Aging in rabbits can bring on changes in body condition and behavior. It is a good idea to bring your rabbit to a rabbit-savvy veterinarian every 6 months to catch any sicknesses or medical conditions early on for effective treatment. Your veterinarian may also recommend annual blood work or urinalysis as necessary.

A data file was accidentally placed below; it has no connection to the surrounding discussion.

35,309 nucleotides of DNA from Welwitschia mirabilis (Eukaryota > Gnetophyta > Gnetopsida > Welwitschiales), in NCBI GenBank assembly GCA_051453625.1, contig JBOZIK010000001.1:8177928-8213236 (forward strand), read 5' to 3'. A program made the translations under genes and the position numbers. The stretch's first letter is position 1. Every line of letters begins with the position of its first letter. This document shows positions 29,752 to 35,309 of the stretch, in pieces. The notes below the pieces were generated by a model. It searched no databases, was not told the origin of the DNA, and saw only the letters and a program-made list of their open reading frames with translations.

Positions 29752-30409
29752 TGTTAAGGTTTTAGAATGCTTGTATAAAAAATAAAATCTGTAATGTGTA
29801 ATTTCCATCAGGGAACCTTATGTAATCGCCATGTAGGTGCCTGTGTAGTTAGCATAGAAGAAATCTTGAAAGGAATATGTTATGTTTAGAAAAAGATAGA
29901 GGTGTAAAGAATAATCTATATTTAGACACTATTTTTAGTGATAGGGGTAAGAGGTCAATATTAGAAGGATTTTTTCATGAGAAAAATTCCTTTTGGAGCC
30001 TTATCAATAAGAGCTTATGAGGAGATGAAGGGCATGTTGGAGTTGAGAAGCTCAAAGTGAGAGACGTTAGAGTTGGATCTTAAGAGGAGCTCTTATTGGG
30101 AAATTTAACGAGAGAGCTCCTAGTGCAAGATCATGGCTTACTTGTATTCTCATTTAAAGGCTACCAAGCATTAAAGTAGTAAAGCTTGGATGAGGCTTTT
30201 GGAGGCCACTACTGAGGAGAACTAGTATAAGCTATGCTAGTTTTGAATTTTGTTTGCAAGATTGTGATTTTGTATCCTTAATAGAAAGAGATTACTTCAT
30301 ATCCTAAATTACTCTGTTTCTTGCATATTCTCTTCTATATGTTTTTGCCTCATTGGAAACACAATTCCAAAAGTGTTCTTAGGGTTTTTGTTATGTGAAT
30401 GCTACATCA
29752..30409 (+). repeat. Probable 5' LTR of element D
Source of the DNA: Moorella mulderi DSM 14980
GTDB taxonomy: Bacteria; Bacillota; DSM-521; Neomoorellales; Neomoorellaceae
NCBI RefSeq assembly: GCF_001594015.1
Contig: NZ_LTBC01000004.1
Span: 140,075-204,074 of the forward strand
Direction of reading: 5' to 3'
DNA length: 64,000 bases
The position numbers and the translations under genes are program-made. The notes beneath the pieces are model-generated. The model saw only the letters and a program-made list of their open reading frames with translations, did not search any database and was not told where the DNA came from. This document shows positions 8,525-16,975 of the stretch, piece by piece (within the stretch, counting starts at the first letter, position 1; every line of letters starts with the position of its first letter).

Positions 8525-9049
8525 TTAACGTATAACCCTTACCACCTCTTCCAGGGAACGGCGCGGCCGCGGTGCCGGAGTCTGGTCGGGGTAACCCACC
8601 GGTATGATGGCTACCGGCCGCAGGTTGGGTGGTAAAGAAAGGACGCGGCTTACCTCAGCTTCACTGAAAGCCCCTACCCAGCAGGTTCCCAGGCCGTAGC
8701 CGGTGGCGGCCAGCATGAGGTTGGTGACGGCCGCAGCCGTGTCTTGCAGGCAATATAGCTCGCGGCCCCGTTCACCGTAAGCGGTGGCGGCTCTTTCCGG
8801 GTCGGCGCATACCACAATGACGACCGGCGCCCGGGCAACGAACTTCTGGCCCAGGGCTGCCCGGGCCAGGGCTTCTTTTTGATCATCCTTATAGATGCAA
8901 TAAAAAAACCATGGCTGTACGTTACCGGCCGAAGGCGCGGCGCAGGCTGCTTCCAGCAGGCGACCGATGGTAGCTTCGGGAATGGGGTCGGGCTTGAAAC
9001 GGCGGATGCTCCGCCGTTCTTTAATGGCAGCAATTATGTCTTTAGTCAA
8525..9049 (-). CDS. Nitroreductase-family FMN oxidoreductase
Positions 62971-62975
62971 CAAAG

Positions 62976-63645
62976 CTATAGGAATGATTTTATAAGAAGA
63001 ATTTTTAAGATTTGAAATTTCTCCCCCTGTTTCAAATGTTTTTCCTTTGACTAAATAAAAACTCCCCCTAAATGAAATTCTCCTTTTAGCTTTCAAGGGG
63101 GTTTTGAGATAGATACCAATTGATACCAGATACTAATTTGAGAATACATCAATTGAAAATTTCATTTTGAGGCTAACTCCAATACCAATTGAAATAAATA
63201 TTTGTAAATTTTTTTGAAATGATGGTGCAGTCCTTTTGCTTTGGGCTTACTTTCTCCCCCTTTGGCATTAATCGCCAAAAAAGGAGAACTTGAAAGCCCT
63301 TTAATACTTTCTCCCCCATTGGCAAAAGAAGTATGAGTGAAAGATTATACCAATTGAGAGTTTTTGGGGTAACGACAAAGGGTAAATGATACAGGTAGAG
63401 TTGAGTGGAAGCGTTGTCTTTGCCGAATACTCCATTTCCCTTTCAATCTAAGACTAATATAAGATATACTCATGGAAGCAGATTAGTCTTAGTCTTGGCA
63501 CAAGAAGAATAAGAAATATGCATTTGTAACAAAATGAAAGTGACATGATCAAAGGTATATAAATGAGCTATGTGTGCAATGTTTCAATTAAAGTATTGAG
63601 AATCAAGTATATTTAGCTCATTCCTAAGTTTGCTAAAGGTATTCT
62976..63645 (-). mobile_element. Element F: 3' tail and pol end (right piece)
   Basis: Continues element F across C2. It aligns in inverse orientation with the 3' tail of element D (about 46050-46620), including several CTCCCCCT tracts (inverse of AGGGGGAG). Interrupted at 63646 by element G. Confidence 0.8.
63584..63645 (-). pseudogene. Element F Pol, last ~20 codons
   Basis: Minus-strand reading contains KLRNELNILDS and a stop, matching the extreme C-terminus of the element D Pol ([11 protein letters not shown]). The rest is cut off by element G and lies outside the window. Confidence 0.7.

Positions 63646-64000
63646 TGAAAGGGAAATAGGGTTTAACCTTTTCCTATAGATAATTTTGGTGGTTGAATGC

Hamsters have an average lifespan of 2 to 3 years. This means that when a hamster is aged 15 to 18 months, he is considered to be middle-aged. A hamster who is over the age of 2 is considered to be a senior hamster. Senior hamsters are more susceptible to illness than younger hamsters. Keeping his living area clean is always important and a key to maintaining good health, but as your hamster ages it becomes even more crucial to make sure you clean his cage at least once per week. Instead of doing a thorough disinfecting and washing of your pet’s cage once a month, you might want to consider doing it every 2 or 3 weeks in order to prevent disease-causing organisms from reaching a critical level. As your hamster gets older, you might notice changes in activity levels and behaviour. This is normal and not a cause for concern unless you notice other signs of illness or that your pet is in pain. If you notice that your senior pet is ill, notify your vet right away. Older hamsters can develop painful joints as they age. If it seems like your pet is having difficulty moving, make sure that you remove anything from the living area that might be used for climbing, as this might be frustrating for your pet. Cataracts can develop in some older hamsters, and this will cause the eye to look milky. Eventually it can cause blindness, but this does not need to affect the hamster’s quality of life, and most hamsters do not seem to be discouraged by this development. (Hamsters are extremely nearsighted anyway and can only see for a few inches in front of them, even when they are younger.) Older hamsters can develop problems with their teeth, which can interfere with eating.